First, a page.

CAROL GALLIGAN PHOTO | The Reverend Tom and Lois Charls in the doorway of their Brander Parkway home. Their several cats and one dog declined to pose.
From New Jersey to Colorado to the Philippine Islands to Sag Harbor and the Bible Church on Noyack Road and on to Shelter Island, with ministries all along the way, Tom and Lois Charls and several cats and dogs (all but one rescued from a shelter) are now happily settled in their home on Silver Beach.
Tom leads a small ministry here on the Island, the Grace Evangelical Church, which meets in the Senior Activity Center, and he also issues a monthly newsletter, “The Island Intercessors,” a summary of Islanders with specific needs for help or prayers, in which every Island church is represented. The publication comes out on the first Thursday of every month and is hand-delivered to about 45 families (and occasionally mailed to Florida). But to begin at the beginning …
Tom and Lois both grew up in New Jersey, he in Bloomfield, she in Irvington. Lois, just graduated from nursing school, was, according to Tom, “church hopping.” Carrying on the story, she said, “I heard about it, the church he was going to, that it had a good college-age group so I decided to check it out, see what was going on and he was president of the group at the time. So that was what was going on.”
Tom continued, “I started taking her home and finally I said why don’t I pick you up and we’ll go together and so that began a dating relationship that ended up with our getting married. That was the middle 60s.”
“After we were married, I went to seminary in Denver, a school that interested me. There were several on the east coast, but,” laughing, “John Denver was singing then, and Colorado sounded so wonderful.”
“And he was offered a tuition-free scholarship,” Lois added, with a slightly more practical bent. It was a Baptist school and the Illif School of Theology was on the same campus, so in fact he went to both, pretty much at the same time.
Illif offered courses in pastoral counseling and “I took every one of them that I could get.” The need for expertise in counseling was evident in his work as a chaplain at a home for mentally disabled children. “There was a woman who told me that her daughter was there because she was a sinner. And I said, ‘Could you explain what you mean by that?’ My counseling courses had been very few at that point and I could see that this woman was identifying some problem that she had with that of her daughter.”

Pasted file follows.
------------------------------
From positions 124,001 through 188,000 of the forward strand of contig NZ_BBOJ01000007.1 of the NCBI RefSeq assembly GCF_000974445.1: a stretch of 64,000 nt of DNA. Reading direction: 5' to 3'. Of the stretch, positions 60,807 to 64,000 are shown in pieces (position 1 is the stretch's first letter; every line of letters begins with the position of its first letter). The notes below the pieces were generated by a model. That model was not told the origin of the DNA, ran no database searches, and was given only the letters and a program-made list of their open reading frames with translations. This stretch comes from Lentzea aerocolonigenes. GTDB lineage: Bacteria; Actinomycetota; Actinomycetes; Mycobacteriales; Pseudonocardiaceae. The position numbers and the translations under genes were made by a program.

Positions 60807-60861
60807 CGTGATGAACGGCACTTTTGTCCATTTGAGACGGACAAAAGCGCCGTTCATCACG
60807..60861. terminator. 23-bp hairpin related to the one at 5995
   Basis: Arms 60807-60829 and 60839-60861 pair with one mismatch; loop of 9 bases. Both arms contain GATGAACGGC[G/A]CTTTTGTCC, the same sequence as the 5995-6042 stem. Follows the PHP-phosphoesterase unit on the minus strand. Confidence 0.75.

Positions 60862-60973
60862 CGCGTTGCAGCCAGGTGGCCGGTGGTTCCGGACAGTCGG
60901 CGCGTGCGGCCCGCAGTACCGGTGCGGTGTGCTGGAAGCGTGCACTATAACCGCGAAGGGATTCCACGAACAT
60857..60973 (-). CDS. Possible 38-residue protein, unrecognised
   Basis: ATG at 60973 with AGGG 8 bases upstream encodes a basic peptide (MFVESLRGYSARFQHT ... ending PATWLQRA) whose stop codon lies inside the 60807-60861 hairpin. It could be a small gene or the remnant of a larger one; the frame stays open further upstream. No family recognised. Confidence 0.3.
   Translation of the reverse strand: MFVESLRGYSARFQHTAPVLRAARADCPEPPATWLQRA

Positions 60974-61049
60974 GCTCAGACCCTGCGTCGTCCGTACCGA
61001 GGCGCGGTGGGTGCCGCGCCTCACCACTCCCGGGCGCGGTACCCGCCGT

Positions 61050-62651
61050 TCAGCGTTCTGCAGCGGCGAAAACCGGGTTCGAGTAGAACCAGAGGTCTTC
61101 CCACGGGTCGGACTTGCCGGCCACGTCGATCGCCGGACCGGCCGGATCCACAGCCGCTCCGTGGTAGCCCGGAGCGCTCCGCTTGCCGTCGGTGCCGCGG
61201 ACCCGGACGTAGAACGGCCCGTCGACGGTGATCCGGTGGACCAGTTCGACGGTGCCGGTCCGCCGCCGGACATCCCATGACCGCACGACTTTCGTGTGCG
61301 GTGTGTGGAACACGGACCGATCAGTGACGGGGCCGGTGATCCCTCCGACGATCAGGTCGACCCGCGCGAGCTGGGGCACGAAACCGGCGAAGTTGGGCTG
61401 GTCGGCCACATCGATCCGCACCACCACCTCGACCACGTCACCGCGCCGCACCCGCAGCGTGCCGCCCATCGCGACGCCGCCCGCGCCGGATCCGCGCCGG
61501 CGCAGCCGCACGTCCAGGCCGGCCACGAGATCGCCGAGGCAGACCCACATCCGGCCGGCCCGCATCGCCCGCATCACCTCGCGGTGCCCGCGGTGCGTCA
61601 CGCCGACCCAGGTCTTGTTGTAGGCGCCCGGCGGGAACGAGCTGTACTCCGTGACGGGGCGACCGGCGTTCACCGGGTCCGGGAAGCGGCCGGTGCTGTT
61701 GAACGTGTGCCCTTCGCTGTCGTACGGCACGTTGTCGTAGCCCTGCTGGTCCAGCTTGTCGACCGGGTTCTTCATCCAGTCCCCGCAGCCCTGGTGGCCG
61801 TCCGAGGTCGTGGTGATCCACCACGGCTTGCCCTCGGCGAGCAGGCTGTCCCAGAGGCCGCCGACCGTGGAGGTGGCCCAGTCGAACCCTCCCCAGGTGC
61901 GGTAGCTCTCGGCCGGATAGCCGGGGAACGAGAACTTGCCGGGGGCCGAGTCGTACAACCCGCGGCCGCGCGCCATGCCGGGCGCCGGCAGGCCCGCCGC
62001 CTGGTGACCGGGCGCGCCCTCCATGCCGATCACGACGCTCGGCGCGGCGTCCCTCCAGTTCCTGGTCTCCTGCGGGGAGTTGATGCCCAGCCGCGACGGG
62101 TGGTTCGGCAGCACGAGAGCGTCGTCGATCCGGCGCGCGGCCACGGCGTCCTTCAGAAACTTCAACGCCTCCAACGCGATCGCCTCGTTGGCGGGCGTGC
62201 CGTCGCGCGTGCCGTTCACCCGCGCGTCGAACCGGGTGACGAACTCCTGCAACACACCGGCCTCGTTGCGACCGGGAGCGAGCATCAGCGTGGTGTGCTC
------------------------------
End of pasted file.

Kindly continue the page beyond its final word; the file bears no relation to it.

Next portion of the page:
So Tom took as many courses as he could, attending two seminaries at the same time. “I graduated from Denver Seminary but was better equipped to deal with counseling issues because of the additional training” at Illif. In his last year in seminary, he heard about the mission field — an experience that would look good to future employers. He was interested, and so was Lois.
That July, they found themselves in Manila at the Faith Academy, and overnight the number of their children grew from two — a daughter in kindergarten and a son in first grade — to 20, as they began work as the dorm parents of 18 boys, 7th, 8th and 9th graders. They enjoyed the place, the boys and the work and stayed a second year. Tom began a teaching assignment then at a local college for Filipinos, preparing them for the ministry.
After four years, they returned to New Jersey and he was ordained by his home church, Brookdale Baptist Church. Later, working as a visiting pastor in Central Islip, a man attending there knew Tom was looking for a permanent ministry and recommended him to the small Community Bible Church on Noyack Road. He got that job and moved his family to Sag Harbor, but as he explained it, “Not always is the pastor and his congregation of the same mind, and this congregation at the time was going in about six different directions.
“If the goal is to unify the congregation, and they’re split down the middle, you can’t pastor a church that’s divided like that. It just doesn’t work.” But resigning from the position didn’t resolve everything — his children were involved in their schooling and their life in Sag Harbor and he didn’t want to uproot them.
He knew Peter Needham, who had attended that church, and Peter offered him a job in his boatyard. “I had mechanical skills, and in college I worked as a machinist. So I decided to stay until the kids were out of school and then I’d look for another pulpit. I went to work for the Needhams for about 12 years, living in Sag Harbor.
“Then one morning on the ferry, thinking, ‘Lord do something, I don’t want to spend my life working in a boatyard, I trained for ministry,’ a man on the ferry asked if I’d heard about that new group forming in the library that needed a pastor. I said no, and that Sunday morning he called. It was not yet a church, just a little group meeting for Bible study on Sunday afternoons. But their goal was to form a church. Eventually the Grace Evangelical Church came into being, and meets here weekly Sunday afternoons in the Senior Activity Center downstairs in the Medical Building.
He and Lois are also active in other ways. He works with the state-funded Senior Citizens Home Repair Program. When daylight savings time begins, he’ll change all the batteries in all the alarms donated to seniors by the Shelter Island Fire Department. Then when daylight savings time ends, he’ll do it again. The days in between are the times of highest humidity here on the Island, causing the batteries to corrode. Lois directs the Silver Circle Program, for the frail elderly.
Their son is in the Air Force, stationed in North Dakota; their daughter lives in East Hampton, where she’s the dispatcher in the police department. They have five grandchildren, four step-grandchildren, two great-grandchildren and six step-great grandchildren. As Tom put it, “The family has grown.”